A secret in plain sight

St. Petersburg Times
Special to the Times

    My youngest sister told me a secret she'd kept for 40 years. We were on the telephone, me in my condo in Miami, she in her house in Arkansas.

    She said, "I used to drive Annie to the bus after work, and I'd see Daddy's car parked in front of Mildred's."

    "I never knew that."

   "I never told anyone. I wanted to protect Mother."

    "You mean all those nights when he said he was going to the office . . . ? Do you think Mother knew?"

    We didn't have an answer, but in a town as small as ours, how could she not?

    Our father loved the law, or so we were told. He loved it so much that he went back to work every night after dinner. He worked Saturday mornings and Sundays instead of going to church.

    Mildred was his secretary, the fastest typist in the state of Mississippi. She'd won a contest to prove it. In court with my father, she'd take down every word said by both sides and have a transcript ready for him to go over before court the next morning.

    That's all I knew. Daddy worked a lot, so Mildred saw more of him than my mother. What do children know of intrigue, betrayal and hopeless love? Not much, nor do we want to. Do not disturb this family. No surprises, please. Children are deeply conservative.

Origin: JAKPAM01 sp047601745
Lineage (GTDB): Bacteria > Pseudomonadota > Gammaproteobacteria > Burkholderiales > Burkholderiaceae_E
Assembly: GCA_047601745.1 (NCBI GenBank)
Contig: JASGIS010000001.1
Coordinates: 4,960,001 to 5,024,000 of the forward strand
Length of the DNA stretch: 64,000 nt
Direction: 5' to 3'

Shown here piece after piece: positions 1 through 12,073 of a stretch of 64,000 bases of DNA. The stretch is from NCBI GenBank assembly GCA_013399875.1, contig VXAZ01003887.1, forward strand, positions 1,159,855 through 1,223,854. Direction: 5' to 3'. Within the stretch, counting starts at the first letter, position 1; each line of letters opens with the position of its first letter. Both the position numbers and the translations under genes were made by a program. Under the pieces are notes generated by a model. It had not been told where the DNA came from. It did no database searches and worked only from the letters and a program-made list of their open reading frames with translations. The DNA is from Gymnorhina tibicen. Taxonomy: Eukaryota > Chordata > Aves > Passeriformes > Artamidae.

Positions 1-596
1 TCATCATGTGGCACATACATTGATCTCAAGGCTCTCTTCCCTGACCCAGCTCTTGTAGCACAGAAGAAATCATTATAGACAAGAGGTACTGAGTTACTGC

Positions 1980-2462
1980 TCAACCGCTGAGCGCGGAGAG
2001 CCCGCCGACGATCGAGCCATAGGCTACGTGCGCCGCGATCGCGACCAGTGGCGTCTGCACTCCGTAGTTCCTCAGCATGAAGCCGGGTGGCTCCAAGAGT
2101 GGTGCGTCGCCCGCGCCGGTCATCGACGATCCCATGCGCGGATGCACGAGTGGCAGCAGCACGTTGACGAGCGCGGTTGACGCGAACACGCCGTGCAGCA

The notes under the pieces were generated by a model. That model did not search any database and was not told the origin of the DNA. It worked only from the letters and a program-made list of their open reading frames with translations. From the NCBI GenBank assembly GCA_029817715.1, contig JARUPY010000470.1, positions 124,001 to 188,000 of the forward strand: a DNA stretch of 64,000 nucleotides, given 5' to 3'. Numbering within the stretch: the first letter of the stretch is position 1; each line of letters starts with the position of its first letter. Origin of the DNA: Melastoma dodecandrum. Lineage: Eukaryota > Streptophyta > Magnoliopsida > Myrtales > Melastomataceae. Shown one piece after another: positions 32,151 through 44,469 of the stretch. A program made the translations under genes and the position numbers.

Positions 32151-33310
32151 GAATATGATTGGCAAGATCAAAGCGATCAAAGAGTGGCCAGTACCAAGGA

The summer I was 13, Father gathered us in the hall outside my bedroom. I remember because it was dark out there. The scene is all in grays. "I'm moving out," he said. "It's not because of you. I love you girls."

    Mother stood behind him with her arms crossed, looking grimly triumphant as we cried and asked why, and begged him not to go. Entering high school that fall, I had to fill out a form, which asked if my parents were living, dead, married or divorced. In the blank provided, deeply humiliated, I wrote separated.

    I needn't have worried. My mother went after him with the full weight and disapproval of the family (they were each the youngest of five, so there was plenty of kin to weigh in). When that didn't work, she turned the Episcopal priest on him. He was reminded of his responsibilities, his vows, and above all, of what he was doing to us - the children.

    He came back, though not willingly. As far as the three of us saw, he never touched our mother again. No hugs, no kisses, not even a pat on the arm. They slept in the same room, side by side in twin beds with a single headboard, giving the appearance of being together without the necessity of touching.